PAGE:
How about some memorable moments?  Undoubtedly, this rivalry has featured a few of them (“few” being slang for “many”).  Who can forget All-American end Dale Van Sickel and the Phantom Four backfield of Brumbaugh, Cawthon, Crabtree, and Goodbread (later a successful law practice down in Briny Breezes, I think), when they knocked off the Bulldogs in 1928 after a six-year drought?  Come on, we all remember where we were that day, right?  I, for one, was on the back porch sipping tea, listening to a little Cliquot Club Eskimos on the Neutrodyne….ah, the memories.

 

And, how about the 1942 Georgia national championship team, hanging seventy-five on a hapless Gator squad (minus most of its veteran players, who were busy becoming actual veterans on actual WWII battlefields)?  It seems that Georgia’s ROTC program had won it a few draft deferments, and likely won it a national title.  By the way, Florida countered with zero points to the Bulldogs’ seventy-five.

 

Back in ’56, you’ve got the “Slappy Sallsworth to Dizzy DeMarco” trickery, when Dizzy pretended to be talking to the cheerleader on the sideline until Ol’ Slappy took the snap and hit Dizzy in stride for 87 yards and the Gator game-winner.  Oh, I had to make up one somewhere along the way.  I hope you enjoyed it as much as I did.

 

Back to reality:  in 1966, The Head Ball Coach, prior to his days as The Head Ball Coach, was a newly-anointed Heisman winner and would celebrate with a three-ball donation to the Bulldog defense en-route to a 27-10 Georgia victory.  By the way, the Gators were 7-0 and were looking to clench their first SEC championship.  I’m not sure he was the first to experience the “Heisman curse”, but he certainly was not the last.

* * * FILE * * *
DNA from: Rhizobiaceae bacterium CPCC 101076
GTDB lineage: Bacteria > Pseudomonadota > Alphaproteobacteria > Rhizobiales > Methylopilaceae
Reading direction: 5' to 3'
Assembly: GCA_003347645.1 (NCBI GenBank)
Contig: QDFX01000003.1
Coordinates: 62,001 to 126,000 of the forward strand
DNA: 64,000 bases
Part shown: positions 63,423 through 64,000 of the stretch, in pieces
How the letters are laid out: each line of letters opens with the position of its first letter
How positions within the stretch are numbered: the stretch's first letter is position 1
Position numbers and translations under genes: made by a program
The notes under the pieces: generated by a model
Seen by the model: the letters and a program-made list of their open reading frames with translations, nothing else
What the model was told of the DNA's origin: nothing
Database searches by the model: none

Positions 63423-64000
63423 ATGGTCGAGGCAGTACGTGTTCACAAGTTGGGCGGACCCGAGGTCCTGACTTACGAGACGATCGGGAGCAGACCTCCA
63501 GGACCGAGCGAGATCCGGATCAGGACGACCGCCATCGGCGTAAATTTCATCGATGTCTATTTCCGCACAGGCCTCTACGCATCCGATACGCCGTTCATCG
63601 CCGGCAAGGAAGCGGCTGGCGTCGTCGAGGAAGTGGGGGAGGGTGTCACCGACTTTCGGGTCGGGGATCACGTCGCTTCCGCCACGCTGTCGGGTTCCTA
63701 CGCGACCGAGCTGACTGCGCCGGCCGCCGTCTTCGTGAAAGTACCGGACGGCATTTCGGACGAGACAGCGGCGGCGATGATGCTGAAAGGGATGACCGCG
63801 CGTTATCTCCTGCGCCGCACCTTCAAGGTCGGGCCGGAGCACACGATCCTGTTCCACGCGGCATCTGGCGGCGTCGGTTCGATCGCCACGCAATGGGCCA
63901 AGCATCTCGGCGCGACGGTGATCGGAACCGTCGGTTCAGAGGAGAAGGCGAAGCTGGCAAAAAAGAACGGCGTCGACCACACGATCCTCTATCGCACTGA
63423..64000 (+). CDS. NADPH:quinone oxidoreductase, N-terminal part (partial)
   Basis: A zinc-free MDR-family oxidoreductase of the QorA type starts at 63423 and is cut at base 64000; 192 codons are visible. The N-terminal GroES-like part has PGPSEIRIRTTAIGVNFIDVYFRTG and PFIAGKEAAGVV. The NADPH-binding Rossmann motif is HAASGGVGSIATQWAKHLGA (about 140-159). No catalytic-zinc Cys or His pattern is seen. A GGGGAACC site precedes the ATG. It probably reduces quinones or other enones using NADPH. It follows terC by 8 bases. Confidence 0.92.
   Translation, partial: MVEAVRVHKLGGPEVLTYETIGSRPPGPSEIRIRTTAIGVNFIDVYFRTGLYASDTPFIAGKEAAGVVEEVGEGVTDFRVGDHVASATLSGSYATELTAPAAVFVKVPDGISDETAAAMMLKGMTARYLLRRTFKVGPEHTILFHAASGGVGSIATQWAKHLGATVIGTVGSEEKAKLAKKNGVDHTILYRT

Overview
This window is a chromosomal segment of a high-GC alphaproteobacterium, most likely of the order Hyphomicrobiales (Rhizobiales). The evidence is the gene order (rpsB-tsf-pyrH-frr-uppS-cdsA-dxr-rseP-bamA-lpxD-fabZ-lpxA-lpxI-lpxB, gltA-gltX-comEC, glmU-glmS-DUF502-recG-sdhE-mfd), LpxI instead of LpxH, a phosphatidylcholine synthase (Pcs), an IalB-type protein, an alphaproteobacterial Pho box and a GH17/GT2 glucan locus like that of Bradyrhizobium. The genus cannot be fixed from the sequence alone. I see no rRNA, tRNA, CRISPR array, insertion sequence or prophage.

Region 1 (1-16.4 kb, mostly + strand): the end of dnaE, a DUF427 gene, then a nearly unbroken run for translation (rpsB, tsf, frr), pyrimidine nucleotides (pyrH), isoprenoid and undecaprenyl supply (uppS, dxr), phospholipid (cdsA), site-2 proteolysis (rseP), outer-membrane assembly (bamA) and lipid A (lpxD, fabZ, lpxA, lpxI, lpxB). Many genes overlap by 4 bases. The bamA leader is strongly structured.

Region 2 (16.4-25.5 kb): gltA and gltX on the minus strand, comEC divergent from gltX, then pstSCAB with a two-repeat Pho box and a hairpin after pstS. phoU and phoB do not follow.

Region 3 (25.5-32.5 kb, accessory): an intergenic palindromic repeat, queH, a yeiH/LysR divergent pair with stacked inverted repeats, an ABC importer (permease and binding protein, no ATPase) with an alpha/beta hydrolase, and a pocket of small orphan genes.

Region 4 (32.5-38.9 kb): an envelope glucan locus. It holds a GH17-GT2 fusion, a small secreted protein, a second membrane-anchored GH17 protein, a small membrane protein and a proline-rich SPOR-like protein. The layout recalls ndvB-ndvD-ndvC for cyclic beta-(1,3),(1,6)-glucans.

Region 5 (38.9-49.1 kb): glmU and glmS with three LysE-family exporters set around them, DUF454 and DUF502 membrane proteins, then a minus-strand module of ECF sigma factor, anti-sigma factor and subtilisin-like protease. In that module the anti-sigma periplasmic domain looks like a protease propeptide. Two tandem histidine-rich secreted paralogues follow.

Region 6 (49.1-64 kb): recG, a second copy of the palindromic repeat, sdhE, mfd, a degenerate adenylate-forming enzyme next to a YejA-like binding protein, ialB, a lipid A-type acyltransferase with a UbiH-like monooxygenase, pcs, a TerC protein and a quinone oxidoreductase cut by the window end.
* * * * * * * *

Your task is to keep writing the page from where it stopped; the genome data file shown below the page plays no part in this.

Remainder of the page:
Out of respect for my readers’ time, I’ll fast forward to 1980, when an actual trick play known simply as “Run, Lindsay, run!” (in reference to Georgia radio announcer Larry Munson’s on-air excitement) featured Bulldog QB Buck Belue finding Lindsay Scott for a game-winning touchdown.  Georgia would go on to win the 1980 national title with some additional contributions from a freshman running back named Herschel Walker.  Incidentally, to this day Mr. Walker could snap my neck with a quick flick of his pecs.


 

There have certainly been more great moments in the past thirty-plus years, including The Head Ball Coach (then of Gator status) deciding to hang “half a hundred” on the Dawgs on their own turn in 1995.  In 2007, then-and-current Georgia head coach Mark Richt rolled out the “Gator Stomp” on Florida by having the entire team celebrate Georgia’s first TD in the end zone.  Richt claims he intended to only have the eleven men on the field engage in the festivities, but that is clearly not how it went down.